“How we spend our days,” wrote Annie Dillard “is, of course, how we spend our lives.”
How did you spend your day yesterday? How will you spend your day today? Will you flutter from window to window in an attempt to escape this featherless flight of busyness? Will you sit at the feet of the false guru blinded by the harsh neon light that hides the darkness of the shadow? Will you be unwilling to think your own thoughts? Unable to find a voice no matter how timid to say: Enough! No more! Will you beat your instincts into cowering submission when they urge you to leave the burning house and run?
How we spend our days is, of course, how we spend our lives. How we choose to stay in relationships that blister our hearts. How we remain in situations that diminish us. How we meekly, with heads bowed, enter the company of those who, by the poisoned-tipped arrows of their words and the repetitive bludgeoning of their actions, stunt our potential, crush our spirit, laugh at our heroic struggle to grow and to walk away from what feels toxic. We gorge on empty kilojoules – fast-food media, office gossip, relationship melodrama, vacuous conversations. Blindly we rush about, ravenous ants on the march. Doing so much. Being so productive. We shut out the voice that screams for something more. Dying before we dare live, pressing onwards and upwards, straining towards the punitive demands we expect from ourselves – and inflict upon others.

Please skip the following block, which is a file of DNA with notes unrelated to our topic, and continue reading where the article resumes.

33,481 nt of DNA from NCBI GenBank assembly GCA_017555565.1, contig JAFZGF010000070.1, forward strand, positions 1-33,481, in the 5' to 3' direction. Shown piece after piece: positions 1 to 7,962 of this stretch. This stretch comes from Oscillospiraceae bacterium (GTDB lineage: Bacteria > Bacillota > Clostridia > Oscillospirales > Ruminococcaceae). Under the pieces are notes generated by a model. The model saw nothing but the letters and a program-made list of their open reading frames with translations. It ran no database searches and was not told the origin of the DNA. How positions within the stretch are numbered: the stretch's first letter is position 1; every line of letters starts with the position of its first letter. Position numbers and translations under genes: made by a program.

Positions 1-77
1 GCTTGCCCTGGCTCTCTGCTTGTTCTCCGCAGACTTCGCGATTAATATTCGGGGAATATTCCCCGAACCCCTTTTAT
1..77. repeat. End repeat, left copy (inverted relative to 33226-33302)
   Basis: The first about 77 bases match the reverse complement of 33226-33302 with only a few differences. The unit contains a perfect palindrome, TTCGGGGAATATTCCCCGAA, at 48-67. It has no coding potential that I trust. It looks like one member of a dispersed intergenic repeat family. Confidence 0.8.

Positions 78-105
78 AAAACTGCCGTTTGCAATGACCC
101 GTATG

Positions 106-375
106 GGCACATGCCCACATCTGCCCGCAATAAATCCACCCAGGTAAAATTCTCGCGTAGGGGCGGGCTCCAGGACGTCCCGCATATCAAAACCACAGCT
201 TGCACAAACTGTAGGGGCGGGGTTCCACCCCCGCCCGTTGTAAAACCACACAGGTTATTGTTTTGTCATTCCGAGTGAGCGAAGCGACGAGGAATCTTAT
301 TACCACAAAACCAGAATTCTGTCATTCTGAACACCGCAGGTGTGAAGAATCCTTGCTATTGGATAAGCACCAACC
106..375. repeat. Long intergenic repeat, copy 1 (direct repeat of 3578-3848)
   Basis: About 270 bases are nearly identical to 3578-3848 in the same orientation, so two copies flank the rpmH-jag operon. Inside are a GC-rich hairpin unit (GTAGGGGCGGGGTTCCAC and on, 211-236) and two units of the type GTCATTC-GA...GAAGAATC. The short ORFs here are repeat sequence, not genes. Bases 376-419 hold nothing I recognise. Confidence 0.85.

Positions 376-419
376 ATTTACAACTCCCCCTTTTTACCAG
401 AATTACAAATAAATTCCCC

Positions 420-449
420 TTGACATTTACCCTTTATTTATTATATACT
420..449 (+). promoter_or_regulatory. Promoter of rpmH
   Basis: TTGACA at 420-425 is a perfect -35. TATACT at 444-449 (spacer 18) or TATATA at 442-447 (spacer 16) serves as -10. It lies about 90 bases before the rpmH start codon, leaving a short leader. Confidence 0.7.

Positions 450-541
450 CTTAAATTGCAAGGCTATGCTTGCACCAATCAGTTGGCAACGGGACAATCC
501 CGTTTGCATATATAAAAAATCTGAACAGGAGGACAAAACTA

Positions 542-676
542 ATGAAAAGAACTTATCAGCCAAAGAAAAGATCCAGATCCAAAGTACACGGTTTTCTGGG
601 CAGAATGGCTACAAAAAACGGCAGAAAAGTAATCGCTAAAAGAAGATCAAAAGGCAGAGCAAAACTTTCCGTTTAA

So how will you spend your day today? Will you mark off the minutes and the hours, corral the daydreams, the hopes, the longings behind an impenetrable fence of shoulds and shouldn’ts? “What we do with this hour, and that one, is what we are doing. A schedule defends from chaos and whim. It is a net for catching days. It is a scaffolding on which a worker can stand and labour with both hands at sections of time. A schedule is a mock-up of reason and order — willed, faked, and so brought into being; it is a peace and a haven set into the wreck of time; it is a lifeboat on which you find yourself, decades later, still living,” says Annie Dillard.
When we focus, concentrate our attention, what are we missing? When we look, what do we not see? When we carve out a walkway in the labyrinth of our life, in a design that fits with our world view, our old conditioning, what do we hack away and trample upon in our urge for perfect symmetry? When we float through the world, attached to the umbilical cord of the iPhone, blinkered behind dark glasses of our endless to-do lists, are we floating through Life itself?
Small children and animals are our guides and teachers in mindfulness. The way they focus on the little things – a butterfly sitting on a flower, the smell of another dog on the side of a park bench, a bird flying from the foliage of a tree, a glimpse of the ripening moon from behind a dark tangle of cloud. Neale Donald Walsh says that “the degree to which people have evolved is instantly revealed through what they call entertainment and fun…nourishment of the mind is no different from nourishment for the body. What you put in is what you get back. In triplicate.”
So just for today, let’s rest a while in the pause of a heartbeat, in the warm embers of a love remembered. Let’s feel what we have been afraid to feel for so long. Let’s glimpse through the spaces in our busyness the mythic journey we all embark upon as we transform, re-birth, re-image ourselves in our own private lunar cycles of renewal. Let’s observe those small brushstrokes amidst the broad ones. And attune to the sacred cadence of our soul song.
Photographs with acknowledgement and gratitude by Blerta Zabergia
Emily Barker and the Red Clay Halo – Pause